Calculating the Spring ForceHooke’s LawFspring = k x where k is the spring constant in addition to x is the amount of stretch or compression. If a spring is not stretched or compressed, then there is no elastic potential energy stored in it. The spring is said to be at its equilibrium position. The equilibrium position is the position that the spring naturally assumes when there is no as long as ce applied to it.Calculating Elastic Potential Energy The amount of elastic potential energy is related to the amount of stretch (or compression) in addition to the spring constant. The equation isThe work done by an external as long as ce in stretching or compressing a spring (to overcome the spring as long as ce) is calculated by: Where k is the spring constant in addition to x is the stretch or compression distance from the equilibrium position
Example 3: A spring of spring constant 20 N/m is to be compressed by 0.10 m. A) what is the maximum as long as ce requiredB) What is the work requiredSolution to Example 3Given: k = 20 N/mx = -0.10 mFor a compression, F = -kxW = ½ kx2F = -(20 N/m)(-0.10 m) = 2.0 NW = ½ (20 N/m)(-0.10 m)2 = 0.10 JRound the Clock Spring ProblemsDraw a circle, or clock on your paper in addition to divide it into 4ths.Set 4 appointments with your classmates; one at 12 oclock, one at 3 oclock, one at 6 oclock, in addition to one at 9 oclock. Solve the following problems at your appointment.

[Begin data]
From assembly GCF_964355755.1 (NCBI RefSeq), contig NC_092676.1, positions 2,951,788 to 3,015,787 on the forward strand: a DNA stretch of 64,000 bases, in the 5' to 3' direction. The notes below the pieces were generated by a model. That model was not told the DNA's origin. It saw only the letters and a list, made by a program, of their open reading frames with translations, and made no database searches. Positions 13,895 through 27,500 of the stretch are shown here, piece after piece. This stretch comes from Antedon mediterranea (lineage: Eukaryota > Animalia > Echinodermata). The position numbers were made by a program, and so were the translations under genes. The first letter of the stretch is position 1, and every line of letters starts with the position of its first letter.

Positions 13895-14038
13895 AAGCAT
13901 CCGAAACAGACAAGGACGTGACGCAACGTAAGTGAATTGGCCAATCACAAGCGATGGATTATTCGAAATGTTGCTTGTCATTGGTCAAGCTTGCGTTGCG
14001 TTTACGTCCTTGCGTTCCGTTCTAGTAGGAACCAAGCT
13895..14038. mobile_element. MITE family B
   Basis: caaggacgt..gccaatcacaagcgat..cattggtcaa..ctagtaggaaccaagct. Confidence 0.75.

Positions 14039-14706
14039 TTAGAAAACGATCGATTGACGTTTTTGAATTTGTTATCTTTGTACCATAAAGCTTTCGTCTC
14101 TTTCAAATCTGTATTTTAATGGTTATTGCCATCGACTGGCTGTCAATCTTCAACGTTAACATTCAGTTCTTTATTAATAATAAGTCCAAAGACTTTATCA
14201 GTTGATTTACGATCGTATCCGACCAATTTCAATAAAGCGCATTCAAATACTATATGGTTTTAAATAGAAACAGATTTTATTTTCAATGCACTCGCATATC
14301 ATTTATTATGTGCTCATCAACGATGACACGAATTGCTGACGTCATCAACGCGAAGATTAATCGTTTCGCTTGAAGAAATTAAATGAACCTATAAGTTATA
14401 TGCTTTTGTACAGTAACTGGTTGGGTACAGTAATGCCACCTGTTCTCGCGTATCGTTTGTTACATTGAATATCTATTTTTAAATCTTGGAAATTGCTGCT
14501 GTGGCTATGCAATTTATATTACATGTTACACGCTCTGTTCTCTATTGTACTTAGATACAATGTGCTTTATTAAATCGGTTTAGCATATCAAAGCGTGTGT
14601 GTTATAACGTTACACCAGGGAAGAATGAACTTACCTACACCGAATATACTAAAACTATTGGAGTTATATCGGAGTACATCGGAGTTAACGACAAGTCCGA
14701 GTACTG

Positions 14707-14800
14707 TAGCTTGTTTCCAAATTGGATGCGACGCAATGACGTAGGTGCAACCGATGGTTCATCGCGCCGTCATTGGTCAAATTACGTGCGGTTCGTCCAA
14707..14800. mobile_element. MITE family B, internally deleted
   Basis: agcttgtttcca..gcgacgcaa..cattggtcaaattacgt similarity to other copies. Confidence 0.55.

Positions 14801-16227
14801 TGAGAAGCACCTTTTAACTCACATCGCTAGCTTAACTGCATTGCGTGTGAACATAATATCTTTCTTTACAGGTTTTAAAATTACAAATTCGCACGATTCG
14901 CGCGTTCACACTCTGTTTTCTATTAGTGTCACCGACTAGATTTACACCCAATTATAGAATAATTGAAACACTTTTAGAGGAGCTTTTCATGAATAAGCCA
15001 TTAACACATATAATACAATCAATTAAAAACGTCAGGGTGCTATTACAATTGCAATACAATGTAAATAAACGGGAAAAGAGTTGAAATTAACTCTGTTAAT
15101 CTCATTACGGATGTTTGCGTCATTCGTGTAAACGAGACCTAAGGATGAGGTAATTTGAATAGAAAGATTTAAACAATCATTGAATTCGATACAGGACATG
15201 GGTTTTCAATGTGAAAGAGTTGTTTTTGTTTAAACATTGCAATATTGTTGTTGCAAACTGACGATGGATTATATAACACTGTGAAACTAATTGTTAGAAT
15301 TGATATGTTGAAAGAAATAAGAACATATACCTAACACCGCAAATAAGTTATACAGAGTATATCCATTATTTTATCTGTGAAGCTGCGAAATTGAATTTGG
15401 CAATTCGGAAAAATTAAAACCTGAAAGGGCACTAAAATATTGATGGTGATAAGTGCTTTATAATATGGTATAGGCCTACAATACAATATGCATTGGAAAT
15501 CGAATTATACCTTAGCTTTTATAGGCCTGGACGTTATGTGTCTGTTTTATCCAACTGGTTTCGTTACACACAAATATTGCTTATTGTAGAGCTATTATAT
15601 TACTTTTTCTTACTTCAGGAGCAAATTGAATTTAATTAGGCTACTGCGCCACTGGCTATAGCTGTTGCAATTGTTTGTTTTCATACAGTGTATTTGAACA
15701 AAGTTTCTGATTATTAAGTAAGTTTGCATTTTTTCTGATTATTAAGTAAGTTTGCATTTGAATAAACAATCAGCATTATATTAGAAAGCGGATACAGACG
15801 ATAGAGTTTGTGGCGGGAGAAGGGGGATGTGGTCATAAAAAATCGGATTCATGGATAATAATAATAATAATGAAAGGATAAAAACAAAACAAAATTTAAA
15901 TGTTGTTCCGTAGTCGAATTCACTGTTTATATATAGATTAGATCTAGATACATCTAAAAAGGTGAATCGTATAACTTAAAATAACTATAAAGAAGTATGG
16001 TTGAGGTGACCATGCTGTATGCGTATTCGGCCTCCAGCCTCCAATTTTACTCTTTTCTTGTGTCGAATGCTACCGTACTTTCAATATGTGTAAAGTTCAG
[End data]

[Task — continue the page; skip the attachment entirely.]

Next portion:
Round the Clock Spring Problems 3 oclock: When a 13.2-kg mass is placed on top of a vertical spring, the spring compresses 5.93 cm. Find the as long as ce constant of the spring.6 oclock: If a spring has a spring constant of 400 N/m, how much work is required to compress the spring 25.0 cm from its undisturbed position9 oclock: A compressed spring that obeys Hooke’s law has a potential energy of 18 J. If the spring constant of the spring is 400 N/m, find the distance by which the spring is compressed. 12 oclock: To compress spring 1 by 0.20 m takes 150 J of work. Stretching spring 2 by 0.30 m requires 210 J of work. Which spring is stiffer Kinetic Energy: energy of motionAn object which has motion – whether it be vertical or horizontal motion – has kinetic energy. Vibrational : the energy due to vibrational motion Rotational: the energy due to rotational motionTranslational: the energy due to motion from one location to anotherThe amount of translational kinetic energy an object has depends upon two variables: the mass (m) of the object in addition to the speed (v) of the object. The following equation is used to represent the kinetic energy (KE) of an object.